The Curse of Phrenology

The idea that you can look at someone’s physique and gain insight into their temperament is widely viewed as quackery. However, there is no real basis for this stance because anyone with an ounce of google can dig up published peer reviewed scientific evidence that a correlation actually does exist between certain personality traits and a person’s somatotype or body type. Scientists are not obligated to research or correct every idea that comes along. They pick things that catch their interest. If an area of research isn’t “hot” or even worse if it’s held in some kind of disdain there is little incentive to pursue it. Giving somatotype based personality research the pseudo-science label is a sure way to diminish a doctoral candidate’s interest in the subject. This is especially the case when introductory psychology text books are their main source of critical exposure.

In the middle of the twentieth century (1930-1960) William Sheldon developed his system of describing physiques using a 7 point scale for each of three dimensions; endomorphy (stout), mesomorphy (muscular), and ectomorphy (linear/thin). Sheldon found fairly high correlations between body-type and temperament but he was criticized for doing both the somatotyping and the interviews that formed the basis of his assessments. This left him open to claims that his research was biased due to the halo effect. After Sheldon’s original study a small number of researchers did similar research, but they used self-report tests to keep the somatotyping process separate from the temperament assessments. These more orthodox research methods produced correlations that were much lower but significantly in the same direction as Sheldon’s. In spite of these positive results the myth that somatotype is a “pseudo-science just like Phrenology” persists. That’s the Curse of Phrenology.

There is a good reason for phrenology’s bad reputation. In spite of the public’s enthusiasm for the idea of predicting personality based on skull topography, scientists found no correlation between head bumps and personality. Finally, when autopsies were performed there was no evidence that the soft tissue of the brain had the ability to push out the hard bone of the skull to produce a bump. That pretty much ended the possibility for any re-emergence of phrenology. But, what’s really going on when people accuse Sheldon’s theory of being “just like phrenology”. They are really expressing their belief that any effort to predict personality by means of some physical measurement is bound to fail. Equating somatotype with phrenology is a fallacious argument based on a poor analogy. Just because two things are similar in some respects doesn’t mean that they are necessarily similar in other ways. One big way in which somatotype and phrenology differ is that phrenology can’t predict personality traits whereas somatotype actually does. That is a significant difference that should be an antidote to the claims made against Sheldon’s theory. Any other similarities between somatotyping and phrenology are meaningless.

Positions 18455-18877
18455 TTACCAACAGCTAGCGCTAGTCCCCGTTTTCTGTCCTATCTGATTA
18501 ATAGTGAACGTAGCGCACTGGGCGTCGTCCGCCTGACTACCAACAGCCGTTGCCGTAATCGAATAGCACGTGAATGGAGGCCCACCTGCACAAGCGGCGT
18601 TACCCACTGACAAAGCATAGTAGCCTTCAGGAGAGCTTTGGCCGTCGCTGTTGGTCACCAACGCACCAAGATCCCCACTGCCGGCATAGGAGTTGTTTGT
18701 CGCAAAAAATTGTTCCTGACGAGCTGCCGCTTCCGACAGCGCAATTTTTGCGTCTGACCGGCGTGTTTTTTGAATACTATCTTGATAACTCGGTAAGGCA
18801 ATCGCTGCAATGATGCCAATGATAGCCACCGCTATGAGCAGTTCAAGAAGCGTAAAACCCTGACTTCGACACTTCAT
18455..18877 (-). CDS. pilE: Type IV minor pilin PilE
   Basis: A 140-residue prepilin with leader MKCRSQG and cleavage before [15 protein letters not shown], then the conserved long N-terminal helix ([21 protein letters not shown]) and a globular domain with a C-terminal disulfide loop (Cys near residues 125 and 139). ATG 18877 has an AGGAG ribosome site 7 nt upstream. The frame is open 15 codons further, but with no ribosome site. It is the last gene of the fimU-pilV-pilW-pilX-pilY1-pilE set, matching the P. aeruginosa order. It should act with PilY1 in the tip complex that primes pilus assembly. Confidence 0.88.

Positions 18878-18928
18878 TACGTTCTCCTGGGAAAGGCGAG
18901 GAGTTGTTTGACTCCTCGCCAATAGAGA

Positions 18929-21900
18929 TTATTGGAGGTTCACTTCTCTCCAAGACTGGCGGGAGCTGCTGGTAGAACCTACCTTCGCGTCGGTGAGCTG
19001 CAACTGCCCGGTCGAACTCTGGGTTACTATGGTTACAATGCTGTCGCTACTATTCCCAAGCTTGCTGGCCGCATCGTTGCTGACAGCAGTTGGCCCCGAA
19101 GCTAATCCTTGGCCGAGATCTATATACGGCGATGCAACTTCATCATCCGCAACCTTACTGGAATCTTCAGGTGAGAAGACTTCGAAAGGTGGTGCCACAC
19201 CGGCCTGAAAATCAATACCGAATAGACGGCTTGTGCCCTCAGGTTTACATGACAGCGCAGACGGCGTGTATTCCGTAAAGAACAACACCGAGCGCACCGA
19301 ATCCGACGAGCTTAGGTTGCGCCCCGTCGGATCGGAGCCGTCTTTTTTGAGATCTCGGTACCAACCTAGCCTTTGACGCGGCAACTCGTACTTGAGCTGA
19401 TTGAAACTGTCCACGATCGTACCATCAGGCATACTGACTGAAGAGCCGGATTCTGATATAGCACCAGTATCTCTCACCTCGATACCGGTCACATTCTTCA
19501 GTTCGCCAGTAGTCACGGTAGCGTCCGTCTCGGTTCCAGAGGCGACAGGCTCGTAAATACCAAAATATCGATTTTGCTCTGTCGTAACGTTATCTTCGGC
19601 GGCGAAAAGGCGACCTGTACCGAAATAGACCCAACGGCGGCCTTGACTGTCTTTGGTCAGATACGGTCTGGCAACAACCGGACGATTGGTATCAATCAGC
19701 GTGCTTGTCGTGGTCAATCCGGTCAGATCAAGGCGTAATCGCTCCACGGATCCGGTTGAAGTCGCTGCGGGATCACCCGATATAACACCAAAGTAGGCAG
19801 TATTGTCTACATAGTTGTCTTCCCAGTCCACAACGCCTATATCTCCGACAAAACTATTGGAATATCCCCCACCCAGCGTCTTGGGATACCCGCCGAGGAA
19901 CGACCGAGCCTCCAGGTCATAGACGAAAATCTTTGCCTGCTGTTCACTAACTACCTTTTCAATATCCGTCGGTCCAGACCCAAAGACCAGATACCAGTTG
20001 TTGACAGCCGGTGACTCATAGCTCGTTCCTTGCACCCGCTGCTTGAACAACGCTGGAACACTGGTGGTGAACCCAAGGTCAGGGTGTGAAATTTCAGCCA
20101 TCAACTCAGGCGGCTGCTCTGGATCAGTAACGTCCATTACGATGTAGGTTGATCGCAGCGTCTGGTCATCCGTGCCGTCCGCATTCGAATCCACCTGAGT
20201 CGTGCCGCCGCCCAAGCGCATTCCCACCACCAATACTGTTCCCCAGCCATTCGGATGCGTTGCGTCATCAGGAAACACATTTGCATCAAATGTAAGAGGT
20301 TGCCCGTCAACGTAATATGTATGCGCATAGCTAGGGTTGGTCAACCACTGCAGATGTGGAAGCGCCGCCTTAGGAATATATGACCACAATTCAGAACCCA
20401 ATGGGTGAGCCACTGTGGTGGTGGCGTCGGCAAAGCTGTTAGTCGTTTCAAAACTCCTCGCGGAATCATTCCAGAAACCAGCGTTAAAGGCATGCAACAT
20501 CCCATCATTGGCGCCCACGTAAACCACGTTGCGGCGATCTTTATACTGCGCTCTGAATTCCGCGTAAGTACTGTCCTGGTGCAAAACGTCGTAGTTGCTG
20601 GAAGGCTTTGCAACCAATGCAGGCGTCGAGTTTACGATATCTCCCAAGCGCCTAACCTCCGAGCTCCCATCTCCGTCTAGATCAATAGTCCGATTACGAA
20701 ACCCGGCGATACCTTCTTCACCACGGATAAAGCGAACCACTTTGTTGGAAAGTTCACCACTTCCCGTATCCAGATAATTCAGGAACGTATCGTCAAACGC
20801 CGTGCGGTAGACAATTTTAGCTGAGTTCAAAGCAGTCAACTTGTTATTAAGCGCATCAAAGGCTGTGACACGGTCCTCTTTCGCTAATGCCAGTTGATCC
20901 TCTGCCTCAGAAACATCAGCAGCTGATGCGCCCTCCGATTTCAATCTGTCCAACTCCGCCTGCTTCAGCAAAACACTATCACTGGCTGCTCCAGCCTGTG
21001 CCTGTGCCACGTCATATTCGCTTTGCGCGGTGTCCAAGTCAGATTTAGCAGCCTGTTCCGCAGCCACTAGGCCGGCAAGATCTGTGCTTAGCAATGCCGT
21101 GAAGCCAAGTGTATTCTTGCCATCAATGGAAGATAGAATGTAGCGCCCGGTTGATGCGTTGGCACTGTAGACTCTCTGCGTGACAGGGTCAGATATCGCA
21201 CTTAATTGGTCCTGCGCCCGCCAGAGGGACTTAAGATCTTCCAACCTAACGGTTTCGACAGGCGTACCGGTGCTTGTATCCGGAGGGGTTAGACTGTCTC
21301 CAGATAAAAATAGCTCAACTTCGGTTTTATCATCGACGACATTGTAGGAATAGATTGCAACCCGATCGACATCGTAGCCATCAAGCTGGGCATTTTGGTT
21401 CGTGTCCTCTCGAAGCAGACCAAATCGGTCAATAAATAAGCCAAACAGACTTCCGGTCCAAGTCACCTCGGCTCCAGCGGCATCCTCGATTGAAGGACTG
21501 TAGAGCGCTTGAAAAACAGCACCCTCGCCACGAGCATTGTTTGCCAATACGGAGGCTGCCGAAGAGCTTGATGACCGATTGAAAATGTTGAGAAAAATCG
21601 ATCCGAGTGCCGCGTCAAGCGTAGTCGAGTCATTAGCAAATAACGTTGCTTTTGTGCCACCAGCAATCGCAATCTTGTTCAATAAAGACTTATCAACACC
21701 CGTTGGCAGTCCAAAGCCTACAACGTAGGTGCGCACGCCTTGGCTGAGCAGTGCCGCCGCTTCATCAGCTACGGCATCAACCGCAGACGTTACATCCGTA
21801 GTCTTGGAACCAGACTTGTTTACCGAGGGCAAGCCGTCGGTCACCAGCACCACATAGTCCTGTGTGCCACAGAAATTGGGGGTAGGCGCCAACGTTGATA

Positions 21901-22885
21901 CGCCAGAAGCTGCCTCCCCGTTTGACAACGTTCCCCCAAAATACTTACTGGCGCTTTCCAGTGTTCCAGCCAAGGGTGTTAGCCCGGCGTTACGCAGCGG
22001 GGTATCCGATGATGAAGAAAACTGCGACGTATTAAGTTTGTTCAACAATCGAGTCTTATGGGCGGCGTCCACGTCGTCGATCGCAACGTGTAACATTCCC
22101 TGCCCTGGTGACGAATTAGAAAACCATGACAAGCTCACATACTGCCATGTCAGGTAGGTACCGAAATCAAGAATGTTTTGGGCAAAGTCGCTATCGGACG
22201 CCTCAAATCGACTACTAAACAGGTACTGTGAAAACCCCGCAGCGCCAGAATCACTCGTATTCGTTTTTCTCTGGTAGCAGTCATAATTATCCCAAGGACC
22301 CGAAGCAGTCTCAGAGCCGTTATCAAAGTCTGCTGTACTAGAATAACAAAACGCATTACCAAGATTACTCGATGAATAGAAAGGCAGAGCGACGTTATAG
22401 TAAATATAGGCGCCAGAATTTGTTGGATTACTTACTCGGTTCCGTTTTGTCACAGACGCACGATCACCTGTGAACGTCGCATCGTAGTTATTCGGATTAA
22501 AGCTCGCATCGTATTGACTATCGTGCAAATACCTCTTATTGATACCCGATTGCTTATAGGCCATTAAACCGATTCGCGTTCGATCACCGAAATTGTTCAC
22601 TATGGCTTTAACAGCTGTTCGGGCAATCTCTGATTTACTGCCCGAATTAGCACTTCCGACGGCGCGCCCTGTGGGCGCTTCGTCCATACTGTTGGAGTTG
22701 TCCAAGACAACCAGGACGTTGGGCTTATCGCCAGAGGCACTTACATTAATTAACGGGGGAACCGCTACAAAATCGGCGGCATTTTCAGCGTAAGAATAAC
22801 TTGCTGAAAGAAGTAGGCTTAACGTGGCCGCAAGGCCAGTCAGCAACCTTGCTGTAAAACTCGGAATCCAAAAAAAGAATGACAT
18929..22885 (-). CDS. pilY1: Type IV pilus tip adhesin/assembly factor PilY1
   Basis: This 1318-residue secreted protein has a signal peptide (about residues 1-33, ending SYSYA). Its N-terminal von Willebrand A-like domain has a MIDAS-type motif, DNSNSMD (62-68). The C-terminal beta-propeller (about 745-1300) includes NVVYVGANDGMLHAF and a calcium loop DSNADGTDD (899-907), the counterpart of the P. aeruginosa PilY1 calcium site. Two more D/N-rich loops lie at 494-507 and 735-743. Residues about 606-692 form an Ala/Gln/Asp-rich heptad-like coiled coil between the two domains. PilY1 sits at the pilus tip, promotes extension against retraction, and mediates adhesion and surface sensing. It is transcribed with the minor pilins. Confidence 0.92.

There is a deeper link between somatotype and phrenology in which they are significantly similar and that is at the core of the “Curse of Phrenology”. They both are associated with the “nature” side of the nature/nurture question. In the early twentieth century there was the beginning of a revolt against hereditarian theories of human behavior. Americans were tired of the arrogant claims of genetic superiority by the aristocratic class. The idea that your genes could influence your status tempts its adherents with the eugenic seduction. The results of the eugenic seduction can end up like the Nazis justifying their atrocities using theories of genetic superiority. After World War II any suggestion of inherited abilities were summarily rejected in the court of ideas. It was bad enough that there was this association of racism with constitutional psychology, but for whatever reason Sheldon explicitly spoke out in favor of eugenics to the point that he developed an enthusiastic interest in the American Nazi Party. No one wanted to run their careers off that ideological cliff. There were plenty of less controversial areas that psychologists could occupy themselves without taking on unnecessary baggage. The psychology of success, occupational interests, personality identification and growth through therapy and training all focused on human potential and avoided the idea of human limitation.

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